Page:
A Judgment handed down by the Employment Appeal Tribunal ("EAT") highlights just how important it is to establish an employee's final date of employment and the risks for employers in getting it wrong.

Employers need to know the effective date of termination of an employee's employment ("EDT") for things like the P45, but the EDT also plays a crucial part in determining what employment rights an employee may have.

In Radecki v Kirklees Metropolitan Borough Council, Mr Radecki began working as a teacher in September 2005. He had only been employed for a few weeks when he was suspended, on 21 October 2005, after a number of concerns had been raised about his performance.

After some considerable delay, disciplinary proceedings against Mr Radecki were eventually commenced in April 2006 but then postponed, while a compromise agreement was negotiated. An unsigned draft copy of the agreement, headed "without prejudice and subject to contract", stated that the employee's employment would "terminate by mutual consent on 31 October 2006".

The Council proceeded to remove Mr Radecki from its payroll on 31 October 2006, with his knowledge, but prior to the conclusion of the compromise agreement. However, the negotiations fell apart and, on 22 February 2007, Mr Radecki informed his employer that he was not prepared to sign the agreement. In a reply dated 5 March 2007, the Council informed him that it considered that his employment had come to an end on 31 October 2006, the date that had been mutually agreed between them. Mr Radecki commenced proceedings in the employment tribunal on 7 March 2007 citing 5 March 2007, the date of the Council's letter to him, as his EDT. The claim was dismissed for being lodged out of time on the basis that the tribunal found that the EDT was in fact 31 October 2006, when the Council had removed Mr Radecki from its payroll.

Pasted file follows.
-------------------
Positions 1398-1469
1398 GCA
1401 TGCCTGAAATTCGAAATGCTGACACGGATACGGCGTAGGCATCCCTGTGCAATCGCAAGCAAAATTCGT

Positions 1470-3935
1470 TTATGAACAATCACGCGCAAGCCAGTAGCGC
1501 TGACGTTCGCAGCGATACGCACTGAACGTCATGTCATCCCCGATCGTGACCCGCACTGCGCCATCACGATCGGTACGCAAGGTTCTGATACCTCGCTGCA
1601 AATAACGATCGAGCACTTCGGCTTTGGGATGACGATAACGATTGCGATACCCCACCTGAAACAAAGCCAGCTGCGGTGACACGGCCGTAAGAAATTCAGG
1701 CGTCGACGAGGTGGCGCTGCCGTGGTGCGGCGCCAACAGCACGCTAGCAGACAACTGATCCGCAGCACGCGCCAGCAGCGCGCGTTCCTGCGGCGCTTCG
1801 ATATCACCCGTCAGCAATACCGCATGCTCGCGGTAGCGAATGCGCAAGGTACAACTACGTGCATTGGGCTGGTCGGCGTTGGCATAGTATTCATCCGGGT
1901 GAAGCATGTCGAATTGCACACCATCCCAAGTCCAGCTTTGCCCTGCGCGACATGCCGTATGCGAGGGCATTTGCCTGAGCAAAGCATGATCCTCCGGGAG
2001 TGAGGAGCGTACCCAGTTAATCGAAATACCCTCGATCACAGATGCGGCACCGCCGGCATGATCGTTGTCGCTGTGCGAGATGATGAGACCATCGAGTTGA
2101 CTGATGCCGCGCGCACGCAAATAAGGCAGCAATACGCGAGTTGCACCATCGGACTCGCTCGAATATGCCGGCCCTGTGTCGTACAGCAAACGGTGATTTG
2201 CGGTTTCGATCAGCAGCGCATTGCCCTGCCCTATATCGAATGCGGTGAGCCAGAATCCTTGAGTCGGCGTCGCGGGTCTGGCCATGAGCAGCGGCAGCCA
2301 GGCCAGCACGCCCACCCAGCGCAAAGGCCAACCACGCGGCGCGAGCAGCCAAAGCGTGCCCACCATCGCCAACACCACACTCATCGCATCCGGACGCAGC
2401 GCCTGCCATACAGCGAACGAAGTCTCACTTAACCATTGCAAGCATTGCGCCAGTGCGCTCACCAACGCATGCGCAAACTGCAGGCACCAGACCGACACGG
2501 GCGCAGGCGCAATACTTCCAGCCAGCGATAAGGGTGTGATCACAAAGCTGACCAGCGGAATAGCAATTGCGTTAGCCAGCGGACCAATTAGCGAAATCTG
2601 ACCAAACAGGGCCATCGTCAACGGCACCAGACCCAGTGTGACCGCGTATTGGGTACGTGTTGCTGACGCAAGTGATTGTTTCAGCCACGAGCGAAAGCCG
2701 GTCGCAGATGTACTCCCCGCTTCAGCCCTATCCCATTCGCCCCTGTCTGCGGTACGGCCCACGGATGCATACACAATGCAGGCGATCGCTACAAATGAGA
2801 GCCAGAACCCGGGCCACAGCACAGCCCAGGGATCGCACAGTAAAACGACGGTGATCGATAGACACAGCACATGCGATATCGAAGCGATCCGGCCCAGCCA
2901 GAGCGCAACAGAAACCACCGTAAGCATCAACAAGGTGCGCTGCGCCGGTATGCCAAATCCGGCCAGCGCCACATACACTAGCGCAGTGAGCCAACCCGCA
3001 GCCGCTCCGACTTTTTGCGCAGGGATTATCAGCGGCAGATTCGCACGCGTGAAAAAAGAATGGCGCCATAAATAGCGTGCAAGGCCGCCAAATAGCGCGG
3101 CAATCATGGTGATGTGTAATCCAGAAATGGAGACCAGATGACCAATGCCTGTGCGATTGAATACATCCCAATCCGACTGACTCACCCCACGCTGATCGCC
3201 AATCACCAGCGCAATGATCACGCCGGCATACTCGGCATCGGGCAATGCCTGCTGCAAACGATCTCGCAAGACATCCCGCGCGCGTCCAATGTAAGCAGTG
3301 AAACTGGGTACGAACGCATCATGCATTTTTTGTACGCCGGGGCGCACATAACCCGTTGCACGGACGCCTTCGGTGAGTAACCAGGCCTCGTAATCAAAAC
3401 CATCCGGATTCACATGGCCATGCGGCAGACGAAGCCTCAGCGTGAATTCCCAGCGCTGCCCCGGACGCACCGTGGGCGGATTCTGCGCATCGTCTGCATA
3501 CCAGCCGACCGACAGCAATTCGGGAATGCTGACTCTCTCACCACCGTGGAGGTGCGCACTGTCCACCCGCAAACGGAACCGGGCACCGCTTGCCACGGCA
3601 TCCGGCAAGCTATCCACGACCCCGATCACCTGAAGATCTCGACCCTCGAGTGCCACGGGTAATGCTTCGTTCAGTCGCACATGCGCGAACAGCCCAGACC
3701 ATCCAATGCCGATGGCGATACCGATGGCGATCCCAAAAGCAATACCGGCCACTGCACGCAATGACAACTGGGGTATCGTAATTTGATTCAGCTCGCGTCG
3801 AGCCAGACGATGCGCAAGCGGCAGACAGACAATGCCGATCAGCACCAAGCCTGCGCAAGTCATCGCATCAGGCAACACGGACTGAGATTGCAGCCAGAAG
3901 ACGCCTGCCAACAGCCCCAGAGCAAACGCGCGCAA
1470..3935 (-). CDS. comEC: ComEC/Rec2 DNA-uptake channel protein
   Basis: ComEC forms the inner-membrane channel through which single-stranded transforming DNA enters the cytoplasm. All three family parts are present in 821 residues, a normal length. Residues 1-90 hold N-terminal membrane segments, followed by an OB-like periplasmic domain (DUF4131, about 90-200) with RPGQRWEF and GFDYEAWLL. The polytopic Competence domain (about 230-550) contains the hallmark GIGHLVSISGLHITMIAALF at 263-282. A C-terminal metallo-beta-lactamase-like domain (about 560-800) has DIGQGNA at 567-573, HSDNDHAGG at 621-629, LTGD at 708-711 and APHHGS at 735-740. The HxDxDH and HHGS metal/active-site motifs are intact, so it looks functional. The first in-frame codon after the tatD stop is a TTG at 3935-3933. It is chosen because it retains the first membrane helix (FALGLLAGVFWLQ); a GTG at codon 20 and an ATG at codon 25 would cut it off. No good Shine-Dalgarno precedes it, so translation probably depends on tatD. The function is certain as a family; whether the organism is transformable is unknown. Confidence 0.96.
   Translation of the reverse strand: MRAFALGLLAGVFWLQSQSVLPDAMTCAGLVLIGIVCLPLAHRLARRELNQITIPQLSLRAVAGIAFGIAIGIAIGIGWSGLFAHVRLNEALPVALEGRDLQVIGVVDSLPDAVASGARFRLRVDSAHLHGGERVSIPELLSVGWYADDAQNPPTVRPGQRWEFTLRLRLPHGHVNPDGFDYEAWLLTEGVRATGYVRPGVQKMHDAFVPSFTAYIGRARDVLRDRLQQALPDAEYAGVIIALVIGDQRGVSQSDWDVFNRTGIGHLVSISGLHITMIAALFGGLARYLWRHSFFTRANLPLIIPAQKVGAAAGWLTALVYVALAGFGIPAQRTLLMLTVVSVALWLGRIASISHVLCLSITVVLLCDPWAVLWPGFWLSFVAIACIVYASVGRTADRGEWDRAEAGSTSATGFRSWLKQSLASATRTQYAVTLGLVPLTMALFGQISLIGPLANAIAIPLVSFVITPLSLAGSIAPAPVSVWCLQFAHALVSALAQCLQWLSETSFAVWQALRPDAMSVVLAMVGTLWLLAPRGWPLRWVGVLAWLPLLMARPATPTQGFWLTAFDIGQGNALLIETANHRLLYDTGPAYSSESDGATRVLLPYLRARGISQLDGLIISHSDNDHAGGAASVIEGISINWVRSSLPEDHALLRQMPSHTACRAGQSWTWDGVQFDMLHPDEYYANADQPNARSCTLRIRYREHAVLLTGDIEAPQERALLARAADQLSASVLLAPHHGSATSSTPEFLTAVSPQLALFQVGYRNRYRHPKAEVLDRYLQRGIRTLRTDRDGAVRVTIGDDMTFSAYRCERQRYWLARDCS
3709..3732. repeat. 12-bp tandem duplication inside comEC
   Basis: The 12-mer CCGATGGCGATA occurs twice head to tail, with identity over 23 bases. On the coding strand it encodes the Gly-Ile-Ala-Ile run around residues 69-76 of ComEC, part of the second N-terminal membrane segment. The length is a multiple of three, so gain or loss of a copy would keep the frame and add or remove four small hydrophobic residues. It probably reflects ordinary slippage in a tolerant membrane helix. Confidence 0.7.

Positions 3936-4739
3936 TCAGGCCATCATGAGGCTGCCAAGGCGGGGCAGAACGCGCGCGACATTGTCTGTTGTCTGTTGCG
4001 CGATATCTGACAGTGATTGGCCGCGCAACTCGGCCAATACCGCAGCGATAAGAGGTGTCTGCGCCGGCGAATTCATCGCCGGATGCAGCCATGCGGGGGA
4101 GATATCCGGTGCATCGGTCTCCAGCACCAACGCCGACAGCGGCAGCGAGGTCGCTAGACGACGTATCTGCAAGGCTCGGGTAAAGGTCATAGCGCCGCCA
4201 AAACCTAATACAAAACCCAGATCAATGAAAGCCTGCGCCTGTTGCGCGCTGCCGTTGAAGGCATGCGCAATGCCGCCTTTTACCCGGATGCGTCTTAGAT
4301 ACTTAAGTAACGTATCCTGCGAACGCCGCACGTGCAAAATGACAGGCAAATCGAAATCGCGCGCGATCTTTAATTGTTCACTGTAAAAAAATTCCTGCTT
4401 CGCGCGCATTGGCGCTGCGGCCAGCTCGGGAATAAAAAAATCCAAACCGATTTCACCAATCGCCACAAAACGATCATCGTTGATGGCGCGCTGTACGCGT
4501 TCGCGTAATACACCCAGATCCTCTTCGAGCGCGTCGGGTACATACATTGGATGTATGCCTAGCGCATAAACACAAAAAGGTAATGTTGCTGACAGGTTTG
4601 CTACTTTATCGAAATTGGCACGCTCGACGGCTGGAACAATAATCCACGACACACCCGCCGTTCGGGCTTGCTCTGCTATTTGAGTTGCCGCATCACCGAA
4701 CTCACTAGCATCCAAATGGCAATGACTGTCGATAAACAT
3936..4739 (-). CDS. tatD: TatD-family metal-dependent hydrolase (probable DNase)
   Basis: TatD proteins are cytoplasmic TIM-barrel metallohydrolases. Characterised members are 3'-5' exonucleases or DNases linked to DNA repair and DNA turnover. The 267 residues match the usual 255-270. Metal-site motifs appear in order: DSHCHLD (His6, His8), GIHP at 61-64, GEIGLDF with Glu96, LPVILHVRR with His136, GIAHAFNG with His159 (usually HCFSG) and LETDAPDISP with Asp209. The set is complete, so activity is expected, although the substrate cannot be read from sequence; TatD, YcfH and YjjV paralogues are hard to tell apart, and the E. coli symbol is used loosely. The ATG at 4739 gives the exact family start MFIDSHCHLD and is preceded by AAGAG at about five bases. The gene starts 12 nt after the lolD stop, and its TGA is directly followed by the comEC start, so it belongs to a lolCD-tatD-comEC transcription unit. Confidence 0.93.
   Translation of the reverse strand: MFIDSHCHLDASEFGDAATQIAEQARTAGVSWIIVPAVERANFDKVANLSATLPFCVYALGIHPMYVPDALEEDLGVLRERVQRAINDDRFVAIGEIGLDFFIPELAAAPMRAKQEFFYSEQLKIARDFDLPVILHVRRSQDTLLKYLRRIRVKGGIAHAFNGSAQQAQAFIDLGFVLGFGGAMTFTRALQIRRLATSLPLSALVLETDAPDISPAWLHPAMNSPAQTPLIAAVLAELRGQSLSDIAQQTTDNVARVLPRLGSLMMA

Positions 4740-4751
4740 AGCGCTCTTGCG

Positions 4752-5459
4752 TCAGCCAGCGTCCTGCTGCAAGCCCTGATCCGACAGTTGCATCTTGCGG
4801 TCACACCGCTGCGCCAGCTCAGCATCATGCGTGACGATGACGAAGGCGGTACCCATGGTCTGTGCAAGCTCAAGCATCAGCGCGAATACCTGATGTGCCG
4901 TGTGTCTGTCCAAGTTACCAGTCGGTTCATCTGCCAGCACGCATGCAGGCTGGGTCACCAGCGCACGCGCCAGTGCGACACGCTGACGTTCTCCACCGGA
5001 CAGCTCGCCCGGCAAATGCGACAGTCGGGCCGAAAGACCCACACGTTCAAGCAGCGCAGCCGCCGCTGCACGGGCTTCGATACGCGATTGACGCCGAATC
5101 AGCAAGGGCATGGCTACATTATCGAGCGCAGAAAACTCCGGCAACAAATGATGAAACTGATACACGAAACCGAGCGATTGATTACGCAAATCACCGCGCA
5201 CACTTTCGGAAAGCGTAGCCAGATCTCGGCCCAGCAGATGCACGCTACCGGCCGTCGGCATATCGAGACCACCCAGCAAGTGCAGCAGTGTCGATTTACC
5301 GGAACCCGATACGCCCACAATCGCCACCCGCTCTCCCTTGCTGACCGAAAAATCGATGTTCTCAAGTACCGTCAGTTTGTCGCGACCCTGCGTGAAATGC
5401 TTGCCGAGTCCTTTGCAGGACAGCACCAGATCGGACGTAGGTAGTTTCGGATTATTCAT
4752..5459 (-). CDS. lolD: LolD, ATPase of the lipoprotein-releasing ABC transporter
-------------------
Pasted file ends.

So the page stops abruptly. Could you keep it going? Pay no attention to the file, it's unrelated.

The EAT, however, reversed that decision and held that the removal of Mr Radecki from the Council's payroll, even with his knowledge and arguably his consent, did not in itself terminate the employment relationship. The EAT stated that not until the employer's letter of 5 March 2007 was there a "sufficiently unequivocal statement" that could be regarded as terminating the employment relationship. As such, the claim was well within the 3 month time limit and would be allowed to proceed.

This is just about as bad as it could have been for the Council. First of all, the delay in setting up the disciplinary proceedings and then conducting negotiations took Mr Radecki over the 12 months continuous service qualification required for an unfair dismissal claim, even on the Council's own EDT of 31 October 2006. But with the EDT being found to have been on 5 March 2007, the Council has to defend the claim because it was lodged in time. There is also the issue of Mr Radecki's wages from 1 November 2006 to 5 March 2007.

There are a number of lessons to be learned by this case, in particular the need to avoid unreasonable delay in dealing with disciplinary matters (an express requirement of the statutory disciplinary and dismissal procedures) and to avoid complacency when negotiating compromise agreements; it's not over until the compromise agreement is fully signed by both sides!